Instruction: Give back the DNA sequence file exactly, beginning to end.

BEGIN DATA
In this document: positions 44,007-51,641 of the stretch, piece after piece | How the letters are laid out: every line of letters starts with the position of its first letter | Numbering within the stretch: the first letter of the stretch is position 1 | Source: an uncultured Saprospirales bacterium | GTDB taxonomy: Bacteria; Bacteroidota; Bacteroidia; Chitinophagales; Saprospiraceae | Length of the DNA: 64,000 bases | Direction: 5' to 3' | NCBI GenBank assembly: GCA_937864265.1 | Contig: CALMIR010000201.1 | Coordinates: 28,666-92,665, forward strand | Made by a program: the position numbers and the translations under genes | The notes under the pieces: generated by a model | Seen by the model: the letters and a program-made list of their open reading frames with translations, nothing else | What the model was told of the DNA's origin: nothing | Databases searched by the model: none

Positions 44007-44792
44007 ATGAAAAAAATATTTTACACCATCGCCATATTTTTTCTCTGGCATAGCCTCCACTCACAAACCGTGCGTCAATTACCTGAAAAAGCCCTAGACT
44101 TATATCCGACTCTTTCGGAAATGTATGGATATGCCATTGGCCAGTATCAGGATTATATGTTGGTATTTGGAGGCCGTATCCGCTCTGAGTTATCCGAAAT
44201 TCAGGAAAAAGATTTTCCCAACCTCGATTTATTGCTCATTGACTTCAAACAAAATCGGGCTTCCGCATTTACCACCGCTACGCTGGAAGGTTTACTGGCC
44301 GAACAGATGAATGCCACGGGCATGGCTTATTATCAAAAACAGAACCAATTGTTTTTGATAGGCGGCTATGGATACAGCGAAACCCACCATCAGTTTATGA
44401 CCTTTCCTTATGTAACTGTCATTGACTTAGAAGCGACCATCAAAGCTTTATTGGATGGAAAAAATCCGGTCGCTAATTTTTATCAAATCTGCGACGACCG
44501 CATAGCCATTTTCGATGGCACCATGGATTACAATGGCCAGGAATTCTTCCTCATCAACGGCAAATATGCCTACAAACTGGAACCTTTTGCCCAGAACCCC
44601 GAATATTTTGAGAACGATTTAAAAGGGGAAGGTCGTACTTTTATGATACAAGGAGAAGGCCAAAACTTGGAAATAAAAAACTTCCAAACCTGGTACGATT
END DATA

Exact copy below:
In this document: positions 44,007-51,641 of the stretch, piece after piece | How the letters are laid out: every line of letters starts with the position of its first letter | Numbering within the stretch: the first letter of the stretch is position 1 | Source: an uncultured Saprospirales bacterium | GTDB taxonomy: Bacteria; Bacteroidota; Bacteroidia; Chitinophagales; Saprospiraceae | Length of the DNA: 64,000 bases | Direction: 5' to 3' | NCBI GenBank assembly: GCA_937864265.1 | Contig: CALMIR010000201.1 | Coordinates: 28,666-92,665, forward strand | Made by a program: the position numbers and the translations under genes | The notes under the pieces: generated by a model | Seen by the model: the letters and a program-made list of their open reading frames with translations, nothing else | What the model was told of the DNA's origin: nothing | Databases searched by the model: none

Positions 44007-44792
44007 ATGAAAAAAATATTTTACACCATCGCCATATTTTTTCTCTGGCATAGCCTCCACTCACAAACCGTGCGTCAATTACCTGAAAAAGCCCTAGACT
44101 TATATCCGACTCTTTCGGAAATGTATGGATATGCCATTGGCCAGTATCAGGATTATATGTTGGTATTTGGAGGCCGTATCCGCTCTGAGTTATCCGAAAT
44201 TCAGGAAAAAGATTTTCCCAACCTCGATTTATTGCTCATTGACTTCAAACAAAATCGGGCTTCCGCATTTACCACCGCTACGCTGGAAGGTTTACTGGCC
44301 GAACAGATGAATGCCACGGGCATGGCTTATTATCAAAAACAGAACCAATTGTTTTTGATAGGCGGCTATGGATACAGCGAAACCCACCATCAGTTTATGA
44401 CCTTTCCTTATGTAACTGTCATTGACTTAGAAGCGACCATCAAAGCTTTATTGGATGGAAAAAATCCGGTCGCTAATTTTTATCAAATCTGCGACGACCG
44501 CATAGCCATTTTCGATGGCACCATGGATTACAATGGCCAGGAATTCTTCCTCATCAACGGCAAATATGCCTACAAACTGGAACCTTTTGCCCAGAACCCC
44601 GAATATTTTGAGAACGATTTAAAAGGGGAAGGTCGTACTTTTATGATACAAGGAGAAGGCCAAAACTTGGAAATAAAAAACTTCCAAACCTGGTACGATT